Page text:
Talking points

  • Start by thanking the paper for this article.
  • US Fish and Wildlife Service (USFWS) should move forward with allowing new wolves to be released throughout the larger area proposed.The Mexican gray wolf is the most endangered mammal in the U.S. with only about 83 in the wild.  Additional wolves must be released into the wild now to increase the genetic health of the species. Numerous wolves are in captive breeding facilities around the country, prepared for, and awaiting, release.
  • USFWS should not allow more killing of critically endangered wolves. The draft proposal will push Mexican gray wolves towards extinction by allowing many more of them to be killed under all kinds of justifications. With fewer than 90 in the wild, every wolf is important. These native lobos need more protections, not less.
  • Wolves once lived throughout Arizona and New Mexico and played a critical role in keeping the balance of nature in place. We need to restore this important animal that has been missing for too long. People who care about wolves have an important opportunity to speak out for their recovery through September 23, 2014.  Comments can be submitted electronically here:  http://www.regulations.gov/#!documentDetail;D=FWS-R2-ES-2013-0056-6056.  More information can be found at mexicanwolves.org.
  • Wolves need freedom from boundaries. Given room to roam, the wolves will establish themselves in suitable areas with adequate game. USFWS must change the rules that do not allow wolves to establish new packs and populations in additional areas that are essential to their recovery.
  • Additional populations of Mexican wolves are necessary to their recovery and genetic health, as is the ability for wolves to move between populations. Capturing and moving wolves because they roam beyond an artificial boundary is always a risky business that can result in death or trauma to the wolf.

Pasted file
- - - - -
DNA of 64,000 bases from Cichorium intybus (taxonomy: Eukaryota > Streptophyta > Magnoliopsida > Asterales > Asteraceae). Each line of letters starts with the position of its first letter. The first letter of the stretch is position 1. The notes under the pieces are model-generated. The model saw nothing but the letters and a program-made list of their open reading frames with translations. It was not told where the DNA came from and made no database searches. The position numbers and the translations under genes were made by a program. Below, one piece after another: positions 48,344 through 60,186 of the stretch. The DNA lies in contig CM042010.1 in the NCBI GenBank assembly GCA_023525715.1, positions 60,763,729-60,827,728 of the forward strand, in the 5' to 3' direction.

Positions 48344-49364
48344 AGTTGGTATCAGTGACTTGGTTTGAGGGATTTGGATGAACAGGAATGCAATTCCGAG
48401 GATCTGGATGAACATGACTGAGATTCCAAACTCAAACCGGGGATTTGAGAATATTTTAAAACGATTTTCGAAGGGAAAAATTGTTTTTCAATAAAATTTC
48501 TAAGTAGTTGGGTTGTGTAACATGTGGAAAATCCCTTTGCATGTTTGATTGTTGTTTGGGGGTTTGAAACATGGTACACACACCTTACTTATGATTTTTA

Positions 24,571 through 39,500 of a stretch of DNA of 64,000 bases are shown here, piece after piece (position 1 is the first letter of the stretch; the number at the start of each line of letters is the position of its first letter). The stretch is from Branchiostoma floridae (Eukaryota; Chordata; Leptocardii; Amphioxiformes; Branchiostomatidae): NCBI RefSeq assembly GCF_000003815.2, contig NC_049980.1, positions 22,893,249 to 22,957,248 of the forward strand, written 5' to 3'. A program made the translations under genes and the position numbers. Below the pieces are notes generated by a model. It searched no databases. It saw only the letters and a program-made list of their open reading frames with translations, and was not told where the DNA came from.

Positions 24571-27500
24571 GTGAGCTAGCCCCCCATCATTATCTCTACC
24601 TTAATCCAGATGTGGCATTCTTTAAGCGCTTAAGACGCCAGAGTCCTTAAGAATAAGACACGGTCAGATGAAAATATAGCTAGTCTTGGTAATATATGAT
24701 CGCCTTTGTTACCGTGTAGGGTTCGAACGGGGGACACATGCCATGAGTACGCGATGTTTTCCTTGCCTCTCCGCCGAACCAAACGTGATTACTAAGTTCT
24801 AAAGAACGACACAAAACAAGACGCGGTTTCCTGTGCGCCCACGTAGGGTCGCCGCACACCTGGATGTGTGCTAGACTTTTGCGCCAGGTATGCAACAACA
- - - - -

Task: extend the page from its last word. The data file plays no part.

• The USFWS should designate Mexican gray wolves as essential. By labeling all of the wild wolves as “nonessential” the USFWS ignores science and the reality of 16 years of experience with reintroducing wolves. The 83 wolves in the wild have up to four generations of experience in establishing packs and raising pups and are over 22% of all of the Mexican wolves in the world.The fourth generation wild lobos are not expendable and are essential to recovering this unique subspecies of wolf. 
  • The USFWS needs to quit stalling and complete a comprehensive recovery plan. USFWS admits that their 1982 recovery plan is not scientifically sound and does not meet current legal requirements — yet in its proposed rule USFWS continues to emphasize a woefully inadequate population of only 100 wolves in the wild, ignoring the best available science.

Make sure you:

  • Thank the paper for publishing the article.
  • Do not repeat any negative messages from the article, such as “cows may have been killed by wolves, but”¦”  Remember that those reading your letter will not be looking at the article it responds to, so this is an opportunity to get out positive messages about wolf recovery rather than to argue with the original article.
  • Keep your letter brief, between 150 and 300 words.
  • Include something about who you are and why you care: E.g. “I am a mother, outdoors person, teacher, business owner, scientific, religious, etc.”
  • Provide your name, address, phone number and address.  The paper won’t publish these, but they want to know you are who you say you are.
  • Submit your letter here.